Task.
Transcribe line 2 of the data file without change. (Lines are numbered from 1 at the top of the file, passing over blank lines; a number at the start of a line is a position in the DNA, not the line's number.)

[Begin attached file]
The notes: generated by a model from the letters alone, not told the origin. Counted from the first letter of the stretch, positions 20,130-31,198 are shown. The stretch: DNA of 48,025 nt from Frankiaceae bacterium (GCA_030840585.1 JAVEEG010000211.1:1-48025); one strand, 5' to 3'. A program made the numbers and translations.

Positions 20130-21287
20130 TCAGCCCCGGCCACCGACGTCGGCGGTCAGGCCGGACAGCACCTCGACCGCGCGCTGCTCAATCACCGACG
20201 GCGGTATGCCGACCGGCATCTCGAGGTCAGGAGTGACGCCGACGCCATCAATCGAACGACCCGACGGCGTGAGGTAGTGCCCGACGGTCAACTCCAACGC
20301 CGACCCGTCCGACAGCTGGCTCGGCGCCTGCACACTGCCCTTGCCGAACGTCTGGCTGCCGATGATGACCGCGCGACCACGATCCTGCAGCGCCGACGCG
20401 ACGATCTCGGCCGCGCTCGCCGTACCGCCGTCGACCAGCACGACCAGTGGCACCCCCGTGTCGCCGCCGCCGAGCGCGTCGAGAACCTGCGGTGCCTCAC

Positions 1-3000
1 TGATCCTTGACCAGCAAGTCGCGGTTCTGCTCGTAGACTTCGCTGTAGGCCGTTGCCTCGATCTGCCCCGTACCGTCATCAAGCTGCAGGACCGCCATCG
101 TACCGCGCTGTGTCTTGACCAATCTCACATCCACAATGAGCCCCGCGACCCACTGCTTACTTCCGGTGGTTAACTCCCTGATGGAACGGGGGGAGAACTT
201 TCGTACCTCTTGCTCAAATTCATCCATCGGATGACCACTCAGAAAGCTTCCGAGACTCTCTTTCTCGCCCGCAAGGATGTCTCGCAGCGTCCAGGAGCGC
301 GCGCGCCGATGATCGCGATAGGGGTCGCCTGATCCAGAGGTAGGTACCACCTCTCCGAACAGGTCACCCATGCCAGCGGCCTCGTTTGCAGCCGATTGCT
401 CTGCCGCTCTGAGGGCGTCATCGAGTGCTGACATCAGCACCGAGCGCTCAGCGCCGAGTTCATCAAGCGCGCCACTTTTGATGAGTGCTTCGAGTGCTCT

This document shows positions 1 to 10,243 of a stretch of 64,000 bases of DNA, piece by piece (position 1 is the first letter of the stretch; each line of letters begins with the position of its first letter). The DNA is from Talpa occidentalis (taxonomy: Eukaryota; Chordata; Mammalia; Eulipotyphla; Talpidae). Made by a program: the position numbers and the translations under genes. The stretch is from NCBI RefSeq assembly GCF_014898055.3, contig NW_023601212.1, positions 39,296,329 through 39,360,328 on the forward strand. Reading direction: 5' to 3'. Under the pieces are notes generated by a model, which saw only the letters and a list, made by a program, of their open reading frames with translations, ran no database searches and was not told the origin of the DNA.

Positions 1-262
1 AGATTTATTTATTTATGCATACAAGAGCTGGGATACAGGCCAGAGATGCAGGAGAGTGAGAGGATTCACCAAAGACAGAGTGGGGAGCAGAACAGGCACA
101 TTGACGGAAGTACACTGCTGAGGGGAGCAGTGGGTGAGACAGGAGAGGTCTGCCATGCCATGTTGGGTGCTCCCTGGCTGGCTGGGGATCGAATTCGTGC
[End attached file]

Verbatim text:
Positions 20130-21287